It takes a lot of passion and commitment to sustain a thirty-year romance. Walter Jaffe and Paul King spotted one another in an Upper West Side bar in New York City, and one thing led to another. Now, three decades later (and across the continent) they still have commitment and passion to spare.
They remained in NYC for their first fourteen years together. Paul, a graduate of Cordon Bleu Culinary School, worked as a chef, and Walter used his degree in German Literature in his career in publishing. They expressed their love of the arts by attending every event they could.
In 1996 they were searching for a change of life and location. Santa Rosa, CA, was the apparent winner out of the places they’d visited. Then two people said, “you should really check out Portland, OR.” They did, and the timing was fortuitous. They arrived at the same time as the floodwaters of 1996.
The huge natural disaster didn’t turn them off. In fact, it was “images of the mayor going down to the riverfront to help other citizens with the sandbags” that left an indelible and endearing image. This is a city that pulled together.
In New York, Walter had served on the board of the legendary Paul Taylor Dancers. Just as they settled in to their new home a friend from the Paul Taylor organization called. Would they like to join him at a conference of dance companies (being held in Portland)?
At the conference they were introduced to many agents and dance companies from across the country. Walter remembers, “They all said, ‘nobody is presenting us in Portland.’” Walter continues, “We learned that Portland had a well developed dance audience through PSU’s company, an impresario that brought in ballet, and a company that presented modern companies that were touring.” Paul interjects, “But all of those programs had disappeared at that time, and there was a developed audience but no shows.”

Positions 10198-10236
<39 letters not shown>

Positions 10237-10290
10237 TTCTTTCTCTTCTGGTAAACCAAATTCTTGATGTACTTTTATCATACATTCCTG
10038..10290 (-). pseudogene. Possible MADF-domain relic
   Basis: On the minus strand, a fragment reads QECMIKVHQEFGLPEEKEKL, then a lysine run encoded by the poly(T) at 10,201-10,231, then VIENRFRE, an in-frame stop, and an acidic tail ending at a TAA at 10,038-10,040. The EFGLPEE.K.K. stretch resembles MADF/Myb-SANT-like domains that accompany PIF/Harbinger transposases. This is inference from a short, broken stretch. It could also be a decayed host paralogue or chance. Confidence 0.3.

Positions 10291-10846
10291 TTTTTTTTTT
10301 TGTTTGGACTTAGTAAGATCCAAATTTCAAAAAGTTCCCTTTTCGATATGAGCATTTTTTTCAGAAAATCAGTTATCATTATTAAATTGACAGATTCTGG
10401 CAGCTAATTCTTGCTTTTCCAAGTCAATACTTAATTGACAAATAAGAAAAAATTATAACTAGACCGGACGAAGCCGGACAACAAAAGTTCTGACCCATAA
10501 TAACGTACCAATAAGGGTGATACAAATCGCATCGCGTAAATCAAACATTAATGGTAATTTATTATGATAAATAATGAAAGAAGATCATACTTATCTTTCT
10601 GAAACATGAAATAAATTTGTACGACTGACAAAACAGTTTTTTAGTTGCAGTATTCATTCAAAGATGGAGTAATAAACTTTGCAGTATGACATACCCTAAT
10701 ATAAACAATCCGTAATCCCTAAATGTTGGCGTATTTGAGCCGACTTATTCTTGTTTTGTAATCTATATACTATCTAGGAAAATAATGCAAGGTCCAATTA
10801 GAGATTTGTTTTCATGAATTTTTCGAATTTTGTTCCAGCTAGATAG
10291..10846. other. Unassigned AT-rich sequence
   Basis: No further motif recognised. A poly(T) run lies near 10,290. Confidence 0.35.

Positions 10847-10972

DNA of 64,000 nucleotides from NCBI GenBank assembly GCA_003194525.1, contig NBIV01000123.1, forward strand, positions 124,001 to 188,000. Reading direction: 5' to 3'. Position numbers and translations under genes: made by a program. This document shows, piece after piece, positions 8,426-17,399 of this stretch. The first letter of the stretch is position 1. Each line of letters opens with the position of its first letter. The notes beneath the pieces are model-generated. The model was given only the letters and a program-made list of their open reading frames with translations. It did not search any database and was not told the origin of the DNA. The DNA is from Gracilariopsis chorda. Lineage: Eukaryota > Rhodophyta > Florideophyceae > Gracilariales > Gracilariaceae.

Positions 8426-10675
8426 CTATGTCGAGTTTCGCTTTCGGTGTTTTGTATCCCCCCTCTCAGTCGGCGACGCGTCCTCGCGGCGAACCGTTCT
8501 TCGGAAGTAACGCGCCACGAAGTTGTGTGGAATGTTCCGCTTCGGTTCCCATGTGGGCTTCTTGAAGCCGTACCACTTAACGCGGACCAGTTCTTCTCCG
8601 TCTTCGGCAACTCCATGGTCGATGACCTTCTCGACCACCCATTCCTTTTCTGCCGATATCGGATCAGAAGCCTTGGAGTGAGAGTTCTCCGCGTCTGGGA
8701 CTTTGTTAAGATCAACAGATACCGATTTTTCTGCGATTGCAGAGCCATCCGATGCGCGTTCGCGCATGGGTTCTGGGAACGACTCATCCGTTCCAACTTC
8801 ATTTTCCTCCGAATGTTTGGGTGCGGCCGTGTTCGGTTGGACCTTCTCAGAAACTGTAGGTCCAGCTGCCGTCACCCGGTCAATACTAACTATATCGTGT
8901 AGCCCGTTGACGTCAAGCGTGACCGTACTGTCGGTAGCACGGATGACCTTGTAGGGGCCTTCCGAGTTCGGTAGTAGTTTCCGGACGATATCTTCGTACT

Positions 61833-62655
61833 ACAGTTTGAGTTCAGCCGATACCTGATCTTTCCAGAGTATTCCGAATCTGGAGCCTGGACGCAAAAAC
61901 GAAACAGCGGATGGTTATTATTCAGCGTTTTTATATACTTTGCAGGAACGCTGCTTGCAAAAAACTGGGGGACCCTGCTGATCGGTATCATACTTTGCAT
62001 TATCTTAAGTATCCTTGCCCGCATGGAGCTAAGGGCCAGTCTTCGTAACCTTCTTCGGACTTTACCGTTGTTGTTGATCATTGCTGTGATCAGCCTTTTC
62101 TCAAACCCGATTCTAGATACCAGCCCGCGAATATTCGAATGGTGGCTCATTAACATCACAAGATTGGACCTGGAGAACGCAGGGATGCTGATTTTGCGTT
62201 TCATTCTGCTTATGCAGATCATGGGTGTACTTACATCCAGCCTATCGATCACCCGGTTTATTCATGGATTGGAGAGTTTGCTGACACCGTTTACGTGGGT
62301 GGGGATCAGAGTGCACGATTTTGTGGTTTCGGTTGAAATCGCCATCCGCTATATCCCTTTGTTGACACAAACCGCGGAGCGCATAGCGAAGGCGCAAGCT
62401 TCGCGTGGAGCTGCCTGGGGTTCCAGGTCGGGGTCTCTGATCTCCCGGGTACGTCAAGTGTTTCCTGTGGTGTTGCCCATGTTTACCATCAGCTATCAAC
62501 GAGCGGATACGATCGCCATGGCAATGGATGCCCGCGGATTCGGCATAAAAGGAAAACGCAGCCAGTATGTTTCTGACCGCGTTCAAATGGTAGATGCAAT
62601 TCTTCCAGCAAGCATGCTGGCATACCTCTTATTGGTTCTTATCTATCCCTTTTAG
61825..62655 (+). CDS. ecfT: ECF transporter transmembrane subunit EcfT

They’d come to Portland with the idea of a catering or chocolate business. But this vacancy within the dance world was thrilling. Dance is something that they’d both loved. The idea and opportunity became White Bird Dance (the name White Bird is derived from their “twenty-four year-old, feather-covered son, Barney Whitebird”).
All of their vacations now revolve around White Bird. Their travels take them off to Germany for a dance festival, then off to Taiwan, Korea,South Africa, and Brazil. Often they travel at the invitation of the government or the festival (White Bird, Paul, and Walter are considered the pipeline to the western states).
They consider themselves a team. A team that, charmingly, finishes one another’s sentences. Walter: “Our temperaments compliment each other…” Paul: “and we bring different skills sets to whatever project we’re focusing on.” Walter: “But we share a common vision. When we’re deciding on programming, for instance, if one of us doesn’t agree — we don’t do it.” Paul: “For budget reasons, we don’t often travel together, and see work together. So we have complete faith in the other’s decision.”
Living here is the most important part of their mission. “Anyone could just bring dance companies in and present them. We want to connect the dancers to the community. To that end the companies must agree to do an outreach while in Portland. For thirteen years they’ve done an outreach program with Portland Public Schools.”
Both men agree, if the other weren’t involved, they wouldn’t want to do White Bird alone. They cite their relationship as the core that makes White Bird workable. “Dance is something that we both love,” notes Walter. “It is our life’s work.”